While it was disappointing to have Johnathan Thurston out for both the Auckland Nines and the Indigenous v All Stars clash, it was more than worth the wait to see him make his 2016 debut in the World Club Challenge last night, where he led the Cowboys to a rousing 38-4 victory over the reigning Super League champions at Headingley Stadium. Ever since his incredible Grand Final victory last year, NRL fans have been desperate to see Thurston back on the field, with the expectation reaching such a fever pitch over the course of the pre-season that I’ve started to wonder how JT’s first appearance could live up to the hype. In many ways, however, last night’s match was the perfect venue, to the point where I was almost relieved, in retrospect, that he’d been out for the Nines and the Indigenous v All Stars, if only because it gave him the chance to shine as brightly and as definitively as he did against the Rhinos. In part, that’s because, by definition, the World Club Series plays as a kind of continuation of the previous NRL and Super League Finals, with the two reigning teams traditionally going neck and neck. While that format has been expanded over the last couple of years to the World Club Challenge, allowing a further four finalists into the competition – two from the NRL, two from the Super League – the effect hasn’t been to dilute the finals atmosphere of the competition but to instead intensify the frenzied sense of finals fever, and to condense the hyperactive weeks that usually precede a Grand Final into a mere weekend.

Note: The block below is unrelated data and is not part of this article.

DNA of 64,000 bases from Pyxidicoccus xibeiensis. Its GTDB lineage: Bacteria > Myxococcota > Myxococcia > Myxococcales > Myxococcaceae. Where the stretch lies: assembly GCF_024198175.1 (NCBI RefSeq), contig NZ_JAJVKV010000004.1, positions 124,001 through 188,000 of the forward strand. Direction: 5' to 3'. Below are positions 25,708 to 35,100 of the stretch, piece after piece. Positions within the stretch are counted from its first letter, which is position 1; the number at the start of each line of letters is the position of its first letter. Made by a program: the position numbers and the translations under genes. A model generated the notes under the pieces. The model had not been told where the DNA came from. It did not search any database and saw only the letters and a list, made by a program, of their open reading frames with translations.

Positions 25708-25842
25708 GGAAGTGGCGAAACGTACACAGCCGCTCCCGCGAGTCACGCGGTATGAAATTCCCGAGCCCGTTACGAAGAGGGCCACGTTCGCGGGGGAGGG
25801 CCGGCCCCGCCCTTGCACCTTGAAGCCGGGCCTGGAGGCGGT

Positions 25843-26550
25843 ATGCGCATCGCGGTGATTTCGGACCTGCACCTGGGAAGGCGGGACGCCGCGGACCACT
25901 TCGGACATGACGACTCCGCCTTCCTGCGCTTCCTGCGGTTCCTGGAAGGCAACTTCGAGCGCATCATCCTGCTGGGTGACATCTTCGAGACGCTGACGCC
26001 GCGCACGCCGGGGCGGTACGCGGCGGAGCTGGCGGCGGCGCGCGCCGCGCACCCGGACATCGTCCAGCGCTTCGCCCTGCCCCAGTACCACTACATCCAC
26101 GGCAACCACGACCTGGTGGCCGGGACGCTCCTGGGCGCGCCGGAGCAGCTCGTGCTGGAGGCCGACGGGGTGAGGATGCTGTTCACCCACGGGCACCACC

Part of what makes the World Club Challenge so powerful is that it unites two Rugby League competitions whose seasons almost exactly coincide. For both the NRL and Super League, the World Club Challenge comes right at the end of the pre-season, and so forms an important moment of continuity between the previous year’s Grand Final and the beginning of the following year’s official season. In effect, you could say that the World Club Challenge launches the NRL and SL seasons by giving us a replay and recapitulation of the previous year’s Grand Final, which can either intensify or diminish the victory and legacy of the current winners, depending on how their team has fared over the course of the off-season and pre-season. For the first time in World Club Challenge history, however, North Queensland fielded exactly the same team for the Challenge as for their Grand Final – the exact same seventeen players – meaning that this literally felt like a Grand Final rematch more than any other Challenge in history. Given that some Broncos fans – as well as some opponents of the use of Golden Point in Grand Finals – had in fact called for a replay in the wake of Thurston’s field goal that sealed the deal for the Cowboys last year, there was a lot riding on last night’s game in terms of the North Queensland legacy, especially since the Broncos had put in a bone-shattering effort against the Wigan Warriors the night before.